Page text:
• Hypothesis 3: Career adaptability moderates the effect of perceived red tape on work engagement, such that this effect is less negative when career adaptability is higher.

Moderated Mediation

Our earlier arguments predict that perceived red tape, serving as a hindrance job demand, can reduce employees’ work engagement. Since less engaged employees tend to be less attached to and identified with the work, they may be more likely to consider leaving the organization. In addition, we have proposed that because employees with higher career adaptability possess stronger abilities in dealing with career and work pressures, hindrance demands or stressors, including perceived red tape, may not be an unresolvable threat for them to be engaged at work. As a result, their work engagement, which is less impacted by perceived red tape, may be less likely to prompt them to contemplate leaving in either cognitive (turnover intentions) or behavioral (job search behaviors) forms. These propositions suggest a conditional indirect effect (Hayes, 2013), which denotes that the strength of the mediation mechanism of work engagement underlying the positive effects of perceived red tape on precursors of turnover varies across the levels of the moderator, career adaptability. Combining our arguments about mediation and moderation, we further posit that perceived red tape interacts with career adaptability to influence employees’ considerations of leaving through affecting their work engagement. Specifically, we expect that career adaptability will attenuate the positive, indirect effects of perceived red tape on turnover intentions and job search behaviors via work engagement.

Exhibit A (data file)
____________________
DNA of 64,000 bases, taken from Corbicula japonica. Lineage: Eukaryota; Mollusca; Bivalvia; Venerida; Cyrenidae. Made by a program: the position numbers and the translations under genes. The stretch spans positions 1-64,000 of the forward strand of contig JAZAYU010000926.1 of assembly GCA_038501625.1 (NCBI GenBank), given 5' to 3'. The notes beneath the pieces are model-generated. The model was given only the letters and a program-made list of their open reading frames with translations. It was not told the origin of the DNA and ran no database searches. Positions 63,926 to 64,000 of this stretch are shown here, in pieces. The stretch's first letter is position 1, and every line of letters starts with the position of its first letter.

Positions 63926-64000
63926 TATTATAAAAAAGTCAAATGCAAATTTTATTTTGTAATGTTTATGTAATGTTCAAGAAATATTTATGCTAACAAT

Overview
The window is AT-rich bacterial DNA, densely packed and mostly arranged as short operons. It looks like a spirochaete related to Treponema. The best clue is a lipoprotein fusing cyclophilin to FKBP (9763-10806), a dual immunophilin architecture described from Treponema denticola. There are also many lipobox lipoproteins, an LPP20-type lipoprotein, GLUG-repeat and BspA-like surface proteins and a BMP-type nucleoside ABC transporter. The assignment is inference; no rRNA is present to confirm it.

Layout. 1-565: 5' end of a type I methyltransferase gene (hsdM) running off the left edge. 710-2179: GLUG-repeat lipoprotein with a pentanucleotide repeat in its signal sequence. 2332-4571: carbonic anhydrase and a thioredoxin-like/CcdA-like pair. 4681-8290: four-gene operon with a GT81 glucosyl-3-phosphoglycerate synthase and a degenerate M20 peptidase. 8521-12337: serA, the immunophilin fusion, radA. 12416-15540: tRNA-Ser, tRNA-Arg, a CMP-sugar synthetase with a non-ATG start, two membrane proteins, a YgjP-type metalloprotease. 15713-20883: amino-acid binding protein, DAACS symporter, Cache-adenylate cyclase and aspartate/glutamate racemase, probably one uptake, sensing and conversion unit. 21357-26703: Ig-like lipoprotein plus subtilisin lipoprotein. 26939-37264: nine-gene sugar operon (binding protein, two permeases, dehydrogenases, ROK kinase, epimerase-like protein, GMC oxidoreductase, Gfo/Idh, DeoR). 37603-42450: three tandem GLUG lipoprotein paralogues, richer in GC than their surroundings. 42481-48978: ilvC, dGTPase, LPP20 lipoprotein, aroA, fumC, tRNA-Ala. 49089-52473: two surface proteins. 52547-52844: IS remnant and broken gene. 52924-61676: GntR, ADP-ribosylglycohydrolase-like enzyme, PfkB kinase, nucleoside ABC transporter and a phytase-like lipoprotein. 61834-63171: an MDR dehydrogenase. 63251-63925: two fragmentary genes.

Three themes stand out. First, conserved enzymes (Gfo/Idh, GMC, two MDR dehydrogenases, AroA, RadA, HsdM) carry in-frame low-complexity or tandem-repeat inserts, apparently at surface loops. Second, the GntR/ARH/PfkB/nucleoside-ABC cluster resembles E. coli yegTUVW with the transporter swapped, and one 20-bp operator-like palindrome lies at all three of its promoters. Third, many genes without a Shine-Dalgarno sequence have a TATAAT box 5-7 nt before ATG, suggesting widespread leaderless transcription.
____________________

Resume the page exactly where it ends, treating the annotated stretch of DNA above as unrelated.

• Hypothesis 4: Career adaptability moderates the indirect effects of perceived red tape on turnover intentions and job search behaviors via work engagement such that these indirect effects will be less positive when career adaptability is higher.

Overview of Studies

We conducted two studies to test the proposed hypotheses. Study 1 used time-lagged data collected from the Tanzanian public sector to perform an initial test of the relationships among red tape, work engagement, and turnover intentions. To test the model using a more complete dataset that includes all research variables, we conducted Study 2, in which we collected time-lagged data from a Chinese private sector organization. In Study 2, we demonstrate the generalizability of Study 1 findings across two different cultures. Additionally, the data collected in Study 2 allows us to test the moderating role of career adaptability and to expand turnover precursors beyond turnover intentions (i.e., to include job search behaviors).

Study 1

Sample and Procedure